Real tried to counter by having their point guards take the ball out of bounds as the inbounder, but Barcelona simply did not sink back to the line of the ball as is typical when a big inbounds, but instead locked up with the Real ball handlers and denied the pass back. When Klemen Prepelic, an escolta, or 2, had to moonlight as a point guard, Barcelona turned up the pressure even more, looking to “trap down” from behind the ball. Luckily for Prepelic he was bailed out by Heurtel who reached for the steal and fouled.
Barcelona also had success with situational denial, including on sideline out of bounds, where they shaded off the inbounder to prevent the pass to the preferred receiver.
Real was able to exploit Hanga’s aggressiveness in the passing lanes after time out (ATO). Can they maximise their exploitation of Hanga’s predilection towards getting back doored?
Who wins the cat and mouse games of cross matching?
Barcelona’s preferred match up for Real’s brilliant shooter Jaycee Carroll, predominantly a 2 (escolta), sometimes a 3 (alero), is Claver. Claver’s combination of quickness, footwork and length makes him well suited to navigate turnout screens, shirt tail, close down any separation, and contest with his length. In addition, this allows Claver and Singleton to switch pin downs if need be. Carroll was able to backcut Claver for a lay up on one occasion where Claver cheated through a double down screen early.
Therefore with the two starting units on the floor (Campazzo-Carroll-Deck-Randolph-Tavares versus Pangos-Kyle Kuric-Claver-Singleton-Tomic) Claver being on Carroll meant that Kuric was cross matched onto the bigger Deck. Real had some success posting Deck versus Kuric. On one early possession Deck in the post drew excessive attention from Tomic and was able to find Tavares on the rim. This caused Barcelona to match up conventionally temporarily, as the cat and mouse game to find the optimal match up to attack - Deck in the post versus Kuric or Carroll in turnouts versus Kuric - ensued on each possession. Barcelona found some success having Kuric full front Deck and then sunk their big (Tomic) back to prevent the lob when Tavares flashed for a high-low. Justifiably Barcelona was not worried about Tavares punishing them on mid-range jumpers. I believe Barcelona is happy for Real to forego other options in order to play through Deck in the post. Heurtel also found himself cross matched onto Jeff Taylor for the same reason (Claver on Carroll), who posted him to wildly varying degrees of success - a beautiful dominoes possession combined with a turnover.
On the other end, Claver is too big for Deck, scoring through and over him, even if Deck was able to go under the DHO or ball screen and arrive on the other side in front. Deck found a much better match up in Hanga, who he contained well on penetration. Carroll on the other hand held up well versus Claver in the post, especially in the half court where he can front and rely on having help on any potential lob. Where Claver did find success was following being cross matched onto Carroll, contesting an above the break shot, and then leaking out into a lead post. This allows Claver to establish position while the entirety of the Real defence is not yet back and the help is not loaded in, therefore the front is not an option available to Carroll as there would be no help on the lob.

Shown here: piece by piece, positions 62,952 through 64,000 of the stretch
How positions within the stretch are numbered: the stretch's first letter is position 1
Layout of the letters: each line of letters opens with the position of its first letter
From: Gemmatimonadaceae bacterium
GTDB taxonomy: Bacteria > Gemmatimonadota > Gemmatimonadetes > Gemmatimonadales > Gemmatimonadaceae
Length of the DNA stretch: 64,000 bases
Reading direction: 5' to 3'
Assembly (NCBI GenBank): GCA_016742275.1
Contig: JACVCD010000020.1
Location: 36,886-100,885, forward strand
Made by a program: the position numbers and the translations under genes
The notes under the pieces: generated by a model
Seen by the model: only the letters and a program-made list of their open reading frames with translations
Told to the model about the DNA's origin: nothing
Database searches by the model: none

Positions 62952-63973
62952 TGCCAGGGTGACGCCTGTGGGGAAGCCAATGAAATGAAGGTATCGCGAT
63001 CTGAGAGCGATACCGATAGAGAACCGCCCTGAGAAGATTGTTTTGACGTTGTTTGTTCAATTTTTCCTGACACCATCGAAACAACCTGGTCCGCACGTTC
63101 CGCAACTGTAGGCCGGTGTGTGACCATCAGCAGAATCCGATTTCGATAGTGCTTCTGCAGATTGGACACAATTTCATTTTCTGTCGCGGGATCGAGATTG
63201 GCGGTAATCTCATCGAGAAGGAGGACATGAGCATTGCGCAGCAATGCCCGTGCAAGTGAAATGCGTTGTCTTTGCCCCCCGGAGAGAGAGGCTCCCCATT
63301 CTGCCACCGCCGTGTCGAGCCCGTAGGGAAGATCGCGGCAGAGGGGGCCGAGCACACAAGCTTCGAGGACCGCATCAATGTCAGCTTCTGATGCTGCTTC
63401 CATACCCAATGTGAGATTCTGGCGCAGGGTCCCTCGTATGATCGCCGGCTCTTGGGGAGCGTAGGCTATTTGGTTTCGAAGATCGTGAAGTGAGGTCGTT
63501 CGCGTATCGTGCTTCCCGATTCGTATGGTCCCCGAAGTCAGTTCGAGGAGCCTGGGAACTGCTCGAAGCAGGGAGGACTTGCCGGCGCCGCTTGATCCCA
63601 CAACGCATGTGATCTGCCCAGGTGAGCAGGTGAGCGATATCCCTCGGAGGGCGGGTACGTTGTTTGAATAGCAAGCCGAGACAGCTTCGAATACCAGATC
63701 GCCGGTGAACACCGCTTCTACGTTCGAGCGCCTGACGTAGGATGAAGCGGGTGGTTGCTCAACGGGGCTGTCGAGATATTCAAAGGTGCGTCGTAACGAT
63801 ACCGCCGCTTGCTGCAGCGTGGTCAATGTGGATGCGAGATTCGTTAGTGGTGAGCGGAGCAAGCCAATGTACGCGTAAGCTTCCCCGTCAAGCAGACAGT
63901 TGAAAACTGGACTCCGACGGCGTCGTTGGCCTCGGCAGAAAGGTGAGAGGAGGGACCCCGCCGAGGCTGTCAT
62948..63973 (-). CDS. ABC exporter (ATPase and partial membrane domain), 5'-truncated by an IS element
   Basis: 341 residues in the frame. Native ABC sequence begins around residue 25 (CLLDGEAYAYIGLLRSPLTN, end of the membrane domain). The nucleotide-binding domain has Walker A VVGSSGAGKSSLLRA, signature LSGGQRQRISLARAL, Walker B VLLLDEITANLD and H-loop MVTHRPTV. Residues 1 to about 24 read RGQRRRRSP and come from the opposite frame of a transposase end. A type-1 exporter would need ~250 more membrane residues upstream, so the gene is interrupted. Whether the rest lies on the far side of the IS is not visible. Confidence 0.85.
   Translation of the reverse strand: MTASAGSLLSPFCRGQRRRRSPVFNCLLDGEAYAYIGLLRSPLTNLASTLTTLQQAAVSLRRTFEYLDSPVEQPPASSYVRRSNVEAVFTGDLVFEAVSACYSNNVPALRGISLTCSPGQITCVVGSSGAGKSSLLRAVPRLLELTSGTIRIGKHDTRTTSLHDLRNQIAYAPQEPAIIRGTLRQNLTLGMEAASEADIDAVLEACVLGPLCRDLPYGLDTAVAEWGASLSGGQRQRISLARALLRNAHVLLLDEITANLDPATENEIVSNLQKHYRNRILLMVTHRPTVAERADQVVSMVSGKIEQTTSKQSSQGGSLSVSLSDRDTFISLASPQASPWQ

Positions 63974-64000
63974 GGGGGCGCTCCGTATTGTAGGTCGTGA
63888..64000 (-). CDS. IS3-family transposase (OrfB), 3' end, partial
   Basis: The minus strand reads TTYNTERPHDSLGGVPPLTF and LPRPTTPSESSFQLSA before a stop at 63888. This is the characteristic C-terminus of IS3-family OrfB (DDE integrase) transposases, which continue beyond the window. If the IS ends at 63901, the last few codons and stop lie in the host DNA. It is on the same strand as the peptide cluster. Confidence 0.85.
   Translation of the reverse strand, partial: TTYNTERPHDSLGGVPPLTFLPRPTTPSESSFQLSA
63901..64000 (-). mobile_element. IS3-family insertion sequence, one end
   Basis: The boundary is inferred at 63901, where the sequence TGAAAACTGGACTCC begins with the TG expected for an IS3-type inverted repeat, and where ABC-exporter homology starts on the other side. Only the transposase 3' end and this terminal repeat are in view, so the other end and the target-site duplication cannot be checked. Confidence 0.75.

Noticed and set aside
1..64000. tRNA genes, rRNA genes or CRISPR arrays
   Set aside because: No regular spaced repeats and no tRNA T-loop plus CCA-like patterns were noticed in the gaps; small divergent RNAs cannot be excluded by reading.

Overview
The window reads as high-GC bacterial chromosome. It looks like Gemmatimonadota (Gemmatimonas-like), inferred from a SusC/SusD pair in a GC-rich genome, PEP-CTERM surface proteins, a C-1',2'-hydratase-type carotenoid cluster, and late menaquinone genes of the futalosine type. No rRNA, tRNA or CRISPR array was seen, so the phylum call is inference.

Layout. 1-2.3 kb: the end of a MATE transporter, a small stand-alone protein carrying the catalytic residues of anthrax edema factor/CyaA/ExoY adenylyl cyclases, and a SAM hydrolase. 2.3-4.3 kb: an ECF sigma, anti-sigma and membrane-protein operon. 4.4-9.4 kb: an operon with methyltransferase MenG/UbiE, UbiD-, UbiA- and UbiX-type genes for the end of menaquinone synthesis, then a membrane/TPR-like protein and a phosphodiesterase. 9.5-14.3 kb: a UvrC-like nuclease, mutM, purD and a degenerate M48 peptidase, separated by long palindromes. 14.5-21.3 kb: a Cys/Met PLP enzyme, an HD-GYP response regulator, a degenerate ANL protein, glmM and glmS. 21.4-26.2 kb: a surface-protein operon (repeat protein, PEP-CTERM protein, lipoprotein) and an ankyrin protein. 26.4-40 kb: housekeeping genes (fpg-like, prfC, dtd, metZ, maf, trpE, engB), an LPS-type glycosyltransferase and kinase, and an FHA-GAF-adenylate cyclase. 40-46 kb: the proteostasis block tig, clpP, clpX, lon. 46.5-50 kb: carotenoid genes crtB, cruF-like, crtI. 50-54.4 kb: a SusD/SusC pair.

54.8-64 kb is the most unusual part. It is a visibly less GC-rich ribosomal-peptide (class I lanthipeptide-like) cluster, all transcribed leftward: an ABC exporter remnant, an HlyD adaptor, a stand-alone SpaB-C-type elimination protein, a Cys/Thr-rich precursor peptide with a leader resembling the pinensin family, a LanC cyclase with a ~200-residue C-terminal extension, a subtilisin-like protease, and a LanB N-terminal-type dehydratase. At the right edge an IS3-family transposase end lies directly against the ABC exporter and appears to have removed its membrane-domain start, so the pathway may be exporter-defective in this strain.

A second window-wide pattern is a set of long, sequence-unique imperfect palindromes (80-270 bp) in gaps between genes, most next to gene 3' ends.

The two teams have very differing approaches to guarding shooters coming off of screens. Who will be better at administering the poison of their opposition’s choosing?
Barcelona chooses to tilt their entire help towards the cuts of Carroll in 2008 Boston Celtics style. This prioritises eliminating catch and shoot opportunities for Carroll, and rotates the entire defence towards Carroll so that the screen is also closed down on the slip. These leaves the defence more exposed on the weak side and susceptible to bi-lateral offensive actions where the passer can throw opposite the slant of the help.
In contrast, Real asks their defenders to shirt tail Kuric with minimal help. On the initial turnout for Kuric Tavares did drop down onto the cutter’s path to bump him, which opened up a potential face cut or duck in for Tomic but he either didn’t see the opportunity or chose to decline it in favour of setting a ‘hard’ screen in an attempt to free up Kuric. Kuric was able to exploit the minimal help curling the turnout - Tavares, offering late help on the rim, blocked his shot - early in the game and then later with a dagger 3 that put Barcelona up 81-64 with 2:57 to go in the fourth quarter. Ribas provokes no help from Real when he comes off turnouts.
Real tried to go under on ball screens and were punished with two early 3s
Both Pangos and Heurtel made 3s versus the under. Will Real adjust their coverages?
The game featured a lot of going under on ball screens, and Twisting to re-screen in response.
Tomic works exceptionally hard to sprint in to screens, to sprint out of screens, and sets multiple screens per possession to force two defenders to commit to one offensive player. Here Tomic twists the screen creating a 1 Side Back Side, meaning there’s minimal help on the screen-dive. Therefore Tomic is able to cut into space for the lob.
Can Barcelona get Tavares to bite on shot fakes or will he be disciplined and stay down?
In the first half Tomic had success with getting Tavares to leave his feet on shot fakes. Tavares was much more disciplined in the second half, although Claver was able to get him to bite on an interior close out to a cutter in the second half. When Tavares stays down and forces opponents to score over his immense length he is able to control the interior.